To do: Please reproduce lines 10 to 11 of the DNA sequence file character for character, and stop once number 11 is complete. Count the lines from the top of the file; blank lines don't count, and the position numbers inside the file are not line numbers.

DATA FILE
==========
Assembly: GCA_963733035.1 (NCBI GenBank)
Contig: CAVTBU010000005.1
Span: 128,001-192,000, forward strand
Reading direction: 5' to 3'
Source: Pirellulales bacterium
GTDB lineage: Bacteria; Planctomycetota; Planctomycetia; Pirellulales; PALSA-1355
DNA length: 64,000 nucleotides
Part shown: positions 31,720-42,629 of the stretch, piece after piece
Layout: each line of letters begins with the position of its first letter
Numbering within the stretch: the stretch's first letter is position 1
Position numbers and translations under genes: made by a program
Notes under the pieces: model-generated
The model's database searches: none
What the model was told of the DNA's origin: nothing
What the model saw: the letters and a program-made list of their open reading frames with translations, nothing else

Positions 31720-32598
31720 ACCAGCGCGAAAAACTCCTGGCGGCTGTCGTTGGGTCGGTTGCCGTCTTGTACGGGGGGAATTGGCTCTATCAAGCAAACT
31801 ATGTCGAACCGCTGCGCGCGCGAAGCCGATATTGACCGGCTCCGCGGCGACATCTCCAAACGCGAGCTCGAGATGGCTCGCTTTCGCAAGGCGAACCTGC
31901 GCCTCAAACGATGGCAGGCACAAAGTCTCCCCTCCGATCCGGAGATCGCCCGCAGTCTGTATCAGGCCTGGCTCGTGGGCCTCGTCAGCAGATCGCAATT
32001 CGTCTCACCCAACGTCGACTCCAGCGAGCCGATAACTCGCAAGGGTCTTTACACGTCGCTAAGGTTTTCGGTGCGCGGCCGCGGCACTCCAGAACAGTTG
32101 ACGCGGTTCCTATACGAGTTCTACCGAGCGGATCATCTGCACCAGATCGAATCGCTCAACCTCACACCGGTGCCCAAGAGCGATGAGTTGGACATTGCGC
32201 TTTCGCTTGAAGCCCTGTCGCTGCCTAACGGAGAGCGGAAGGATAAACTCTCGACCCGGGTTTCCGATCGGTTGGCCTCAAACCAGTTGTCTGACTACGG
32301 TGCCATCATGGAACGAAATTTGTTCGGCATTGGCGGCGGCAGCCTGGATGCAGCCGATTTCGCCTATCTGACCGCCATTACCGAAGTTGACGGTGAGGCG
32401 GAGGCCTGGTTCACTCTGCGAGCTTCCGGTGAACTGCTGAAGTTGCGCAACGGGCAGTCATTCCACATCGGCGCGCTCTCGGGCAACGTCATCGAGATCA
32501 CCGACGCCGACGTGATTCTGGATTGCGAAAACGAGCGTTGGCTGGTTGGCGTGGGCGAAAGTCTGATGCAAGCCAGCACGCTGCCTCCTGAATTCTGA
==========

Numbering within the stretch: the stretch's first letter is position 1
Position numbers and translations under genes: made by a program